Florida Statute § 316.1933(1) provides for compelled blood draws under certain circumstances.  “(T)o order blood to be drawn pursuant to this statute, the officer must have probable cause to believe that the driver was under the influence of alcohol or drugs and that the driver had caused an accident resulting in “serious bodily injury.”  State v. Catt, 839 So.2d 757, 759 (Fla. 2nd DCA 2003). (emphasis added).  The Florida Supreme Court in addressing causation as an element of the crimes proscribed by section 316.193(3), wrote, “the state is not required to prove that the operator's drinking caused the accident. The statute requires only that the operation of the vehicle should have caused the accident. Therefore, any deviation or lack of care on the part of a driver under the influence to which the fatal accident can be attributed will suffice.”  Magaw v. State, 537 So.2d 564, 567 (Fla. 1989).  The term “serious bodily injury” means an injury to any person, including the driver, which consists of a physical condition that creates a substantial risk of death, serious personal disfigurement, or protracted loss or impairment of the function of any bodily member or organ.  § 316.1933(1)(b), Fla. Stat. (1982). 

The objective facts and circumstances observed by the officer at the time and place of the accident, and reliable information given to the officer by others must be sufficient to allow a person of reasonable caution to make the probable cause determination.  State v. Brown, 725 So.2d 441, 444 (Fla. 5 DCA 1999).  To establish probable cause, an officer may rely on information provided at the scene by other law enforcement officers and by emergency personnel. Catt, 839 So.2d at 759.  Circumstantial evidence drawn from observations of the accident scene can be considered in determining the major factors that caused the accident.  State v. Johnson, 695 So.2d 771, 775 (Fla. 5th DCA 1997).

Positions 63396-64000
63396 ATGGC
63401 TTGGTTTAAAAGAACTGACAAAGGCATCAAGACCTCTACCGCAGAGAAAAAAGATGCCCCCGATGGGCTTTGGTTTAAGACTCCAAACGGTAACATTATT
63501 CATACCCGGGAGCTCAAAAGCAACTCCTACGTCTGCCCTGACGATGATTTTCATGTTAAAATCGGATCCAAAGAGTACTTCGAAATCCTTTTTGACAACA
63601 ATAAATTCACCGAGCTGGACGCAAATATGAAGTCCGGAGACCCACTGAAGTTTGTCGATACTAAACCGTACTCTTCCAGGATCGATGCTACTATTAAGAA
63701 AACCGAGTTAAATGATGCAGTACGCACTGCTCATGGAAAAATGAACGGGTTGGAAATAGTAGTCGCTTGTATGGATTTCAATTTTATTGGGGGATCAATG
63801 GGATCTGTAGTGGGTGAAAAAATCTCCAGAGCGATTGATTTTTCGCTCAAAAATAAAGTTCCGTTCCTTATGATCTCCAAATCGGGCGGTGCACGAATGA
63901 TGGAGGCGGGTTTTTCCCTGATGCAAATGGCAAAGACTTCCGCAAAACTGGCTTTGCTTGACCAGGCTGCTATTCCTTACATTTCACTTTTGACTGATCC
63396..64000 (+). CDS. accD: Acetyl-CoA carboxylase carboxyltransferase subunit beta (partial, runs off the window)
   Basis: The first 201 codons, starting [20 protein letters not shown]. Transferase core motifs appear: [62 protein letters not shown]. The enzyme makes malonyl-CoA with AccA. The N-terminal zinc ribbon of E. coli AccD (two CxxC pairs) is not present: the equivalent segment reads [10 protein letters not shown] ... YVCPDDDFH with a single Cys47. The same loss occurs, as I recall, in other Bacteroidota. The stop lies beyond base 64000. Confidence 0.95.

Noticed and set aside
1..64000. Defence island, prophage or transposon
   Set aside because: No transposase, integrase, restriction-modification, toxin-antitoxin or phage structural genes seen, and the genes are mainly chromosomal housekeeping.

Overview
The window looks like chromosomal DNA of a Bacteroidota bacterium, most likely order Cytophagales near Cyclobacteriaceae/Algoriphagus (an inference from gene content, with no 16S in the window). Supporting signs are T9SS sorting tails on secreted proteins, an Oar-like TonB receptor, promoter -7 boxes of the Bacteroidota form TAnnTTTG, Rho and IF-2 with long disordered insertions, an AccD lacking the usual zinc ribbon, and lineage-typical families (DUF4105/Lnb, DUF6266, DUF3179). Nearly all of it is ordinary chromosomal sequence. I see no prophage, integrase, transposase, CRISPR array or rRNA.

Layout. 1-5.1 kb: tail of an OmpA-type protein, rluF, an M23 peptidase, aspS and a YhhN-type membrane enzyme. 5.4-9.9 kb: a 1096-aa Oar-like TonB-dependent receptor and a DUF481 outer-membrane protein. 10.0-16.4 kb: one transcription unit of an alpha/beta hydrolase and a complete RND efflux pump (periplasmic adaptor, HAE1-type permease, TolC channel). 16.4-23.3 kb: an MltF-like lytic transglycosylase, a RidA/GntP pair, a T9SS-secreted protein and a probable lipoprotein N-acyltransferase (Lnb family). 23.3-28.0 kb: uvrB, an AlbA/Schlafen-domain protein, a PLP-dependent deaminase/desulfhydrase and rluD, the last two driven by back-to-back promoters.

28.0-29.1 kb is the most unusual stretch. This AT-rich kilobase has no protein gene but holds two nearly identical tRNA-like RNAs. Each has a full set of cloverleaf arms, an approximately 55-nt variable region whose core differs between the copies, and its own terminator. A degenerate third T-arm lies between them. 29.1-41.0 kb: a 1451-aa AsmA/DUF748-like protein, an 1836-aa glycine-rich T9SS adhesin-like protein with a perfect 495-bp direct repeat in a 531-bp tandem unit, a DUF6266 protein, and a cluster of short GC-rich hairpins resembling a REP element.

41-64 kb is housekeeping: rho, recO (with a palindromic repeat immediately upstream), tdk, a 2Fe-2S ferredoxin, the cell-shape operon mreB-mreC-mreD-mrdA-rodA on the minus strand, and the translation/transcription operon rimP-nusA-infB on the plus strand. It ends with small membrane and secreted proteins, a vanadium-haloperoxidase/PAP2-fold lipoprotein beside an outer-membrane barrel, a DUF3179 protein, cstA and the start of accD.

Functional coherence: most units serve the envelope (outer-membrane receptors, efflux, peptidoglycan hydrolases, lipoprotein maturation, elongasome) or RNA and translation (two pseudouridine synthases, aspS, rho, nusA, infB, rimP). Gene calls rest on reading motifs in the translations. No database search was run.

Probable Cause

“ ‘Probable cause is a fluid concept that deals in probabilities, which include common sense conclusions by law enforcement officers.’ (citations omitted).  Probable cause is not the same standard as beyond a reasonable doubt, and ‘the facts constituting probable cause need not meet the standard of conclusiveness and probability required of the circumstantial facts upon which a conviction must be based.’” (citations omitted).  Catt, 839 So.2d at 759.  “(P)robable cause requires only a probability or substantial chance of criminal activity, not an actual showing of such activity.” Illinois v. Gates, 462 U.S. 213, 244 n. 13, 103 S.Ct. 2317, 76 L.Ed.2d 527 (1983); Williams v. State, 731 So.2d 48, 50 (Fla. 2nd DCA 1999).

The Present Case

In the present case, the factual findings of the trial court were supported by competent, substantial evidence. In construing the evidence and the reasonable inferences drawn from that evidence in a manner most favorable to upholding the trial court's ruling we conclude: first, that the objective facts and circumstances observed by Officer Galley at the time and place of the accident, and the information that had been given to him by others at the time plainly provided probable cause to believe the female passenger on the motorcycle, had received serious bodily injuries and that Mr. Harrington was under the influence of alcohol while operating the motorcycle; second, that there was also probable cause to believe the motorcycle crash was caused by there being too much weight placed on the fender due to having an extra person on the motorcycle.  Specifically, Mr. Harrington had driven the motorcycle away from a bar with the intoxicated passenger, Ms. Rose, aboard.  Almost immediately the fender support brackets broke and the fender collapsed onto the rear tire causing the accident.  See Catt, 839 So.2d at 759; Keeton v. State, 525 So.2d 912, 914 (Fla. 2nd DCA 1988); Gerlitz v. State, 725 So.2d 393, 394 (Fla. 4th DCA 1998); Johnson, 695 So.2d at 774.


            This court concludes that the order of the trial court denying Appellant’s Motion to Suppress should be affirmed.

            IT IS THEREFORE ORDERED that the order of the trial court denying Appellant’s Motion to Suppress and the Judgment entered below are affirmed.

ORDERED at Clearwater, Florida this ___ day of December, 2009.



Original opinion entered by Circuit Judges R. Timothy Peters, Michael F. Andrews, & Raymond O. Gross







cc:       Honorable Lorraine M. Kelly

            J. S. Lucas Fleming, Esquire

            Office of the State Attorney

[1] This motion had previously been heard and ruled upon by another judge.  Appellant was granted a rehearing and a second evidentiary hearing was conducted by the Honorable Lorraine M. Kelly.